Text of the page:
One Fine Morning. MA 15+, 113 minutes.
One fine day, did Mia Hansen-Love wake up with the idea of casting James Bond's love interest in the last two 007 movies, Lea Seydoux, as the lead character of her new film? We may never know how it really came to pass, or whether the filmmaker considered this glamorous casting risky, but it turns out to be an opportunity for the French actress to show, in a nuanced and engaging performance, how good she is.
This latest film from Hansen-Love is of a piece with the thoughtful and subtle films she has made and impressed us with. The French writer-director has been steadily developing a distinctive profile as a filmmaker of work like Things to Come, Father of My Children and Bergman Island. Her small-scale human dramas with a delicate, naturalistic aesthetic are searingly intimate, and not a bit glamorous. It is not surprising to discover that she is the daughter of philosopher professors.
The main character here, Sandra (Seydoux), is also, as it happens, the daughter of a philosopher professor, Georg (Pascal Greggory). One imagines a childhood in spaces lined with books, and indeed where to place his vast library once he succumbs to a degenerative neurological disease becomes an issue for her and the rest of the family.
Although Sandra visits him in care frequently and is concerned for his welfare, her father has stopped recognising her. Perhaps more than her sibling and mother, Sandra reflects on the clarity and rigour that once obsessed her father that have now all but completely disappeared.
As he has been divorced for many years, it is time to find a permanent place for him in institutional aged care. His former wife, Sandra's mother Francoise, is a feisty feminist and environmentalist played with edgy good humour by Nicole Garcia.
The difficult process of finding the right aged-care facility is not entirely Sandra's responsibility, though she does appear the most engaged, feeling her father's decline the most intensely. Her sister Elodie (Sarah le Picard) and her husband and family are also in Paris. Francoise is there too, throwing in her lot with the youthful extinction rebellion activists on the streets. Her relationship with her ex has not been unfriendly, but there is a new partner for Georg, Leila (Fejria Deliba), who is also on the scene.
The scenes between Sandra and Georg here recall a batch of recent films wherein a child has to cope with an ageing parent suffering with dementia and other age-based diseases. The Father with Anthony Hopkins and Olivia Colman and Still Alice with Julianne Moore and Kirsten Stewart come to mind.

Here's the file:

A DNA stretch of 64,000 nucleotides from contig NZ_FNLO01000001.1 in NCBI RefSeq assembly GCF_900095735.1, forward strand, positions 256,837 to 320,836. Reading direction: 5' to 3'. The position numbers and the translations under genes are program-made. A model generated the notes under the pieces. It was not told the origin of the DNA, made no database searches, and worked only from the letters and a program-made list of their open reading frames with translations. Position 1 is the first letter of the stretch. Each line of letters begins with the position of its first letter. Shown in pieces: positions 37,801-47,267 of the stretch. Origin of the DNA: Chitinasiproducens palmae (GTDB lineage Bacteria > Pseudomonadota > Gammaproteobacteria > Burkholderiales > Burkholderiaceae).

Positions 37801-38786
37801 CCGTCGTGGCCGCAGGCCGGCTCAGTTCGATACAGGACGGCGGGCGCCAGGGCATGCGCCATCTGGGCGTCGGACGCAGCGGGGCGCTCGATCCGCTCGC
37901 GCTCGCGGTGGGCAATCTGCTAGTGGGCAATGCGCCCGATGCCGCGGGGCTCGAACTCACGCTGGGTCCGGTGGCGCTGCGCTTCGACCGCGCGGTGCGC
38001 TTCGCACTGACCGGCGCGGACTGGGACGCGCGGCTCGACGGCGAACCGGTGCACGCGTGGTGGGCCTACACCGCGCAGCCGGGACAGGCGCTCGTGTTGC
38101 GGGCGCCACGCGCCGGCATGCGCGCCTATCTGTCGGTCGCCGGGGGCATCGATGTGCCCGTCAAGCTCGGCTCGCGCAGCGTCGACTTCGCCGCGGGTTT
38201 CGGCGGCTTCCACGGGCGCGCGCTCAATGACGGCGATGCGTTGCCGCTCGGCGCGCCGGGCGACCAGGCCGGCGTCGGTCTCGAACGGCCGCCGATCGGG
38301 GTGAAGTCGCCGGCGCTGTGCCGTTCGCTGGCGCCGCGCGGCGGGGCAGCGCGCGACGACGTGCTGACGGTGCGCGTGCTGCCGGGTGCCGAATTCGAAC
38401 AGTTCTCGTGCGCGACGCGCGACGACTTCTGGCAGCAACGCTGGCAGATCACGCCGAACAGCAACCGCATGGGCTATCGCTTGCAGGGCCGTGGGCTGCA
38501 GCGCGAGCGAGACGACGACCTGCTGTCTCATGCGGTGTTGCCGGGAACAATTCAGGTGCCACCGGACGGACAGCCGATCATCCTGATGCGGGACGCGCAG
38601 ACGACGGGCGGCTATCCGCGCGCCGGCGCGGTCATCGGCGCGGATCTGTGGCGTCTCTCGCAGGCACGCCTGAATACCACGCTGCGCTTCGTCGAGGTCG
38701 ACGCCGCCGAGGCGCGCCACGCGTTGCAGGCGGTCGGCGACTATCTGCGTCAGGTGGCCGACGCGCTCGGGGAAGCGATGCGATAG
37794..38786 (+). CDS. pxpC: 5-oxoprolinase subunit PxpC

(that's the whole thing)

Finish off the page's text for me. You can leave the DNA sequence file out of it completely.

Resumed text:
Seydoux brings a particular delicacy to her role as Sandra the grieving daughter, in another demonstration of the range that we have already seen in her roles in auteurist and mainstream cinema. Her hair is cropped gamin short, a style reminiscent of Jean Seberg in Godard's iconic Breathless, but there is nothing flaky about Sandra, a linguist who works as an interpreter, translating at conferences and events.
At home, she has a spirited eight-year-old daughter, Linn (Camille Leban Martins), for whom she has had sole responsibility since she became a widow. The relationship between the two of them has a lovely natural quality, like so many of the relationships here.
Into this thicket of robust emotions, wanders Clement (Melvil Poupaud), a friend of Sandra's late husband. He and Sandra run across each other and there is an instant attraction. He is a cosmo-chemist, not the astrophysicist that Sandra keeps mistaking him for, another professional who also works in an exacting space. Modern life is demanding for everyone, but further complexity is quickly established when Sandra and Clement begin an affair. Clement is married with a young son.
While Sandra is constantly in demand on her round of responsibilities and the complications mount, the likelihood of waking to a bright clear day seems to be receding ever more quickly. One Fine Morning is about letting go and about a reawakening of love and desire, a balance that Hansen-Love manages beautifully.
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